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China Won't Dial Down Aggression, Taiwan Preparing for the Worst: Official

Newsweek logo Newsweek 8/19/2021 John Feng
a group of people sitting in front of a crowd: File photo: Chinese President Xi Jinping, bottom center, is applauded by members of the government as he arrives at the second plenary session of the National People's Congress at the Great Hall of the People on March 8, 2021, in Beijing, China. © Kevin Frayer/Getty Images File photo: Chinese President Xi Jinping, bottom center, is applauded by members of the government as he arrives at the second plenary session of the National People's Congress at the Great Hall of the People on March 8, 2021, in Beijing, China.

Taiwan does not expect China to soften its aggressive diplomacy even after Xi Jinping secures an unprecedented third term as leader in fall 2022, an official in charge of cross-strait affairs has said.

Some analysis in Taiwan has raised the possibility of seeing a more toned-down approach by Beijing after Chinese Communist Party General Secretary Xi overcomes leadership contenders and retains his position as the nation's paramount leader during the party's 20th National Congress.

"We can always hope for the best, but we sure need to prepare for the worst," said Chiu Chui-cheng, deputy minister at the Mainland Affairs Council in Taipei.

Appearing via video link at an event hosted on Tuesday by the Washington, D.C.-based Center for Strategic and International Studies (CSIS) think tank, Chiu said the opposite could be true.

"Today's China is a regime that does not shy away from showing its ambition and intention," Chiu told Jude Blanchette, who is Freeman Chair in China Studies at CSIS. "We believe that the CCP's aggressive foreign policy is unlikely to dial down in the foreseeable future. We might even see a more assertive regime after the 20th Party Congress."

Taipei and Beijing do not recognize each other's governments. Therefore, political dialogue is conducted not through their respective foreign ministries but via specially appointed agencies, each led by cabinet ministers.

But high-level talks between Chiu's Mainland Affairs Council and the Taiwan Affairs Office in Beijing have not been held since 2016, the year Taiwan's President Tsai Ing-wen and her Democratic Progressive Party were voted into office. The cross-strait neighbors blamed one another for the impasse, which revolves around differing interpretations of a concept known as the "1992 Consensus."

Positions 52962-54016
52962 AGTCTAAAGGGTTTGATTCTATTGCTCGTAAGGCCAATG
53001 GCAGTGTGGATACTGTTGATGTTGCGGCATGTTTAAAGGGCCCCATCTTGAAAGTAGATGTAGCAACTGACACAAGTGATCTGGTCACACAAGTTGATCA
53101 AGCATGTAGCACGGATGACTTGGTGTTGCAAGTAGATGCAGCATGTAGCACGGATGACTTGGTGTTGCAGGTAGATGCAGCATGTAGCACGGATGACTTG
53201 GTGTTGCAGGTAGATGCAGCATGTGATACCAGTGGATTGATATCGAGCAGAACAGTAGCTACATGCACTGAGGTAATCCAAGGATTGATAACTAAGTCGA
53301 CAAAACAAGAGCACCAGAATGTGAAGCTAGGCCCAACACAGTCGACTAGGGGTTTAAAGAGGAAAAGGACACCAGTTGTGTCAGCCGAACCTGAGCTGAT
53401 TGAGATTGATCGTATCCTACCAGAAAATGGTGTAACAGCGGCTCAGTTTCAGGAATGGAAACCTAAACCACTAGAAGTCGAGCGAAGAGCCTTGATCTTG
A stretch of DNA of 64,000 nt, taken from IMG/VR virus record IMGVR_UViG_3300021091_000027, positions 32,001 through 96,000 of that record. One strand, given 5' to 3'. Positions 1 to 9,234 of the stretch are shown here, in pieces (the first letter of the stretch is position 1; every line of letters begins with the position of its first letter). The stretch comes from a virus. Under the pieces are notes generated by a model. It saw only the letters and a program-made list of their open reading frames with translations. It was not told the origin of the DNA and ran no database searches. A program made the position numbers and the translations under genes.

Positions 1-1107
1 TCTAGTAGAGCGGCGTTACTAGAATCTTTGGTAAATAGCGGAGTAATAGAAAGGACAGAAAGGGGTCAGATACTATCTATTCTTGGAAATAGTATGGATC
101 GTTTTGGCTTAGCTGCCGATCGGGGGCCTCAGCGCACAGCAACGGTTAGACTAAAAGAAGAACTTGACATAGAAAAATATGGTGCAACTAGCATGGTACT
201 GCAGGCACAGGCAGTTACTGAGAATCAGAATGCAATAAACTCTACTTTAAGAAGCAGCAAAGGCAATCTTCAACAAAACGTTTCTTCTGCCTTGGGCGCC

Chiu described the last five years of China's policies toward Taiwan as "rigid, negative and without flexibility." He suggested this was a result of Chinese leader Xi essentially advising himself on how to conduct the country's Taiwan policy.

During Xi's remarks at the CCP's centennial celebrations on July 1, he dedicated a paragraph to what China calls the "Taiwan question"—the status and ultimate fate of the self-ruled island.

Despite projections of a looming Chinese invasion of Taiwan—some say within this decade—Chiu said the Chinese leadership does not appear particular urgent.


Video: U.S. likely to remain 'ambiguous' on Taiwan in the face of China's threat: Stratfor (CNBC)

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"Although Xi referred to the Taiwan issue as a 'historic mission,' he did not put a timeline on the completion of such a mission," said the Taiwanese official, "Showing that there is no urgency in Xi's policy agenda to resolve the Taiwan issue."

The United States has backed the Tsai administration and her attempts to maintain relations across the Taiwan Strait. Taipei has vowed not to make any rash moves despite the support of international partners.

"Going forward, both now and into the future, our government's commitment to peaceful and stable cross-strait relations will remain unchanged," said Chiu. "And we will maintain a non-provocative and non-adventurist attitude to prevent serious conflict from breaking out in the Taiwan Strait."

Not Another Afghanistan

In a week dominated by coverage of the U.S. withdrawal from Afghanistan, the Tsai administration has fielded questions about its loyalty and the likelihood of the country's top officials fleeing the island in the event of war with China.

Both Tsai and her premier, Su Tseng-chang, have dismissed concerns in the past days.

Chiu said: "Taiwan is not and will not be another Afghanistan. We are a force for good in the region. Our determination to fortify our national sovereignty and democratic system has never been so strong.

"We will never succumb to the CCP's intensified pressure and its saber-rattling. Taiwan never surrenders. Taiwan will continue to strengthen and proactively demonstrate our determination for self-defense."

Chiu said he trusts the U.S. "knows and understands Taiwan's irreplaceable strategic importance" in the center of the first island chain. "Taiwan is at the front line of confrontation between democracy and the CCP's neo-totalitarianism and outward aggression," he added.

"When geographic reality gives Taiwan no choice but to stand at the forefront of the CCP's intensified political suppression, economic inducement, diplomatic offensive, military provocation and social infiltration, it is vital that the U.S. and the international community continue to pay close attention to the development of cross-strait situations."

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